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Open Letter to Mrs. KIM JOHNSON MP

Posted on 16th April, 2022

St. Vincent de Paul Presbytery

13 Hardy Street,


L1 5JN

Mrs Kim Johnson MP,

Liverpool Riverside Office

Kuumba Imani Millenium Centre

4 Princes Road


L8 1TH

 Saturday 16th April 2022



Dear Mrs Johnson,

I hope you are well. I am writing to you as I would like to raise my concerns about the Nationality and Borders Bill as it returns to the Commons for consideration of Lords amendments. The Bill is a key instrument in a wider overhaul of the asylum system proposed in the government’s New Plan for Immigration. This legislation shows no respect for human dignity, justice, or the protection of human life.  

Already, asylum claimants often struggle to get justice and are re-traumatised by the asylum process and life in the asylum system. Proposals in The Bill would create further barriers to protection for those who badly need it, and an even more hostile environment for asylum seekers and refugees.

Some of my key concerns are:

  1. The Bill would punish refugees for how they got to the UK. This ignores the reality of seeking asylum and is deeply cruel. Refugees rarely have a choice of how they travel, and the Refugee Convention does not oblige them to seek asylum in the first safe country they come to. Ukrainian refugees trying to get to the UK are currently held in limbo by complex visa processes, demonstrating the folly of insisting that refugees must obtain authorisation prior to travel. Under the Bill’s proposals for differential treatment, Ukrainian, Afghan, Syrian, and other refugees would be heavily penalised if they arrive other than by pre-arranged routes. These plans deny the right of refugees to seek asylum, and should be abandoned.
  2. The Bill would allow for asylum seekers to be removed from the UK while their claims are being processed, opening the door to offshore processing of asylum claims.[i] This would be highly impractical and costly, and has given rise to serious human rights abuses in other contexts where it has occurred. It undermines our commitment to processing claims fairly and offering sanctuary to refugees.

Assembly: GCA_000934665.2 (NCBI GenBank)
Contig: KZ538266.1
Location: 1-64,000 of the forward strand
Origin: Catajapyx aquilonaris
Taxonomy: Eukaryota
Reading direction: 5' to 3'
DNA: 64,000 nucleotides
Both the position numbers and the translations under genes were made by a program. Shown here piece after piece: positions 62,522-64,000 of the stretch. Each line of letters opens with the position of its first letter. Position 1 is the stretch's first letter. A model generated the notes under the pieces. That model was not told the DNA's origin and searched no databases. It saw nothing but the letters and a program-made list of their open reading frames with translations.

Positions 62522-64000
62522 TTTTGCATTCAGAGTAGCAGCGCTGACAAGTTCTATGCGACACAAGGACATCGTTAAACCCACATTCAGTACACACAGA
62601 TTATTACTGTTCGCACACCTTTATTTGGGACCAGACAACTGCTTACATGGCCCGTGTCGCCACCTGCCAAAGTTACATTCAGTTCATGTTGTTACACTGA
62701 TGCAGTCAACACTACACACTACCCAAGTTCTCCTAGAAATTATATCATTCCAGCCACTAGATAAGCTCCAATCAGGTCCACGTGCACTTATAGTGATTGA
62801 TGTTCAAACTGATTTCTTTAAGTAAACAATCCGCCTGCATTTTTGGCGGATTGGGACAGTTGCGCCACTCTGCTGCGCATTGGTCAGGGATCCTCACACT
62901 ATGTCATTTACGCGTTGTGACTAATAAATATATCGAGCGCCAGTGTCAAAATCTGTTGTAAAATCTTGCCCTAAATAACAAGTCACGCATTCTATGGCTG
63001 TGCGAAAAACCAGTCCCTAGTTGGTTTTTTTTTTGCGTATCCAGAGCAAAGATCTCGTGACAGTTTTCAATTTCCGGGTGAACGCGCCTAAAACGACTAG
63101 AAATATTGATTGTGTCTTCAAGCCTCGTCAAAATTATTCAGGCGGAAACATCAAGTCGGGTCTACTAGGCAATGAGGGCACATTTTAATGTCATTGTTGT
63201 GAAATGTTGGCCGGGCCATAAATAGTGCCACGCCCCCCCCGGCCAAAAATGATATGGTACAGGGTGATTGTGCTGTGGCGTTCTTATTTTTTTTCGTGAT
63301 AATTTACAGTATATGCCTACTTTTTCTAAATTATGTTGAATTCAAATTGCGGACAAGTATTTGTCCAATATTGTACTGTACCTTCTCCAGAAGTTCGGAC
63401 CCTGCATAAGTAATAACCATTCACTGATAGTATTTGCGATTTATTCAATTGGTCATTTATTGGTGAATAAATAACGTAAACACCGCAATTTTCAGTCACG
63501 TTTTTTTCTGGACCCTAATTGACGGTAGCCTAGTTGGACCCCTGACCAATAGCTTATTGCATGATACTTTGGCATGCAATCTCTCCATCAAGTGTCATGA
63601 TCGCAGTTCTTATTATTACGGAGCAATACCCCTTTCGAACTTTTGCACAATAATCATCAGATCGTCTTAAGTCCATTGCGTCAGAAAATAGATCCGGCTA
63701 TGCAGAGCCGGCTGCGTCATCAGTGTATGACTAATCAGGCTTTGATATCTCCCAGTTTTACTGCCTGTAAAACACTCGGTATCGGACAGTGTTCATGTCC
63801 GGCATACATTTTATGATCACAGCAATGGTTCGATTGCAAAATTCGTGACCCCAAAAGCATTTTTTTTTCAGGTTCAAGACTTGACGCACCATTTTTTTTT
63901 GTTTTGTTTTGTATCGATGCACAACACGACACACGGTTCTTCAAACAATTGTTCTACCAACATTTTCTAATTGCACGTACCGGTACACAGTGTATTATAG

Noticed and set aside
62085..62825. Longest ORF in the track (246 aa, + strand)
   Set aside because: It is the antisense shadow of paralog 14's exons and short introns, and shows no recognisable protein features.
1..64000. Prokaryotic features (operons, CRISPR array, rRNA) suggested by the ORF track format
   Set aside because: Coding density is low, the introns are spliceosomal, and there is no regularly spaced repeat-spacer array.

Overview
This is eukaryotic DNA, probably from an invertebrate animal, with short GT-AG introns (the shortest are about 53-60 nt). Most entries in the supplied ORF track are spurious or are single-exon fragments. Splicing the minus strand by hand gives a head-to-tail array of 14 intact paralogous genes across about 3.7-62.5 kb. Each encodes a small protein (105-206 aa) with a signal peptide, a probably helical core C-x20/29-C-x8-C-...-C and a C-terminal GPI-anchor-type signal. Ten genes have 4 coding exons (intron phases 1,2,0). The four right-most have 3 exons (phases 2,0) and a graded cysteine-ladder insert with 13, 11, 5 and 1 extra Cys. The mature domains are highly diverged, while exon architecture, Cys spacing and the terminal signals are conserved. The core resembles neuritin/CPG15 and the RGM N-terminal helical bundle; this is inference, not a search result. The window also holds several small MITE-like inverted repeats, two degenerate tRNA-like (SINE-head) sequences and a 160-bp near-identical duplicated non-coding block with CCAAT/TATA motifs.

3. The Bill would make people seeking sanctuary more vulnerable to trafficking and modern slavery. By punishing refugees who arrive without the right documentation and makes it easier to subject them to criminal penalties, it will make it much harder for trafficking victims to seek help from police. Victims of trafficking are regularly warned by their traffickers that if they go to the authorities, they will just be detained rather than helped. This Bill therefore plays into the hands of traffickers.
  4. The new move by the Government to send asylum seekers to Rwanda to continue their process of verification and consideration does not take into consideration the fragile state of human rights in that country. By this move the government shows its lack of responsibility for the care of the vulnerable and those who suffer. Given the comparative poverty and the clear lack of democratic accountability of the Rwandan state, there is no guarantee that justice will be done and seen to be done.


This legislation is deeply cruel, impractical, and destructive to the common good. Changes that peers supported reflect widespread concerns with these key aspects of the Bill. I urge you to support changes that abandon differential treatment of refugees, criminalising of refugees for arriving without documents, and offshore processing.


Thank you for your consideration. I would be happy to arrange to meet with you to discuss this matter further.


Yours sincerely,



Fr. Terence Madden and Fr. Ferdinand Van Campen



Cc to Westminster address



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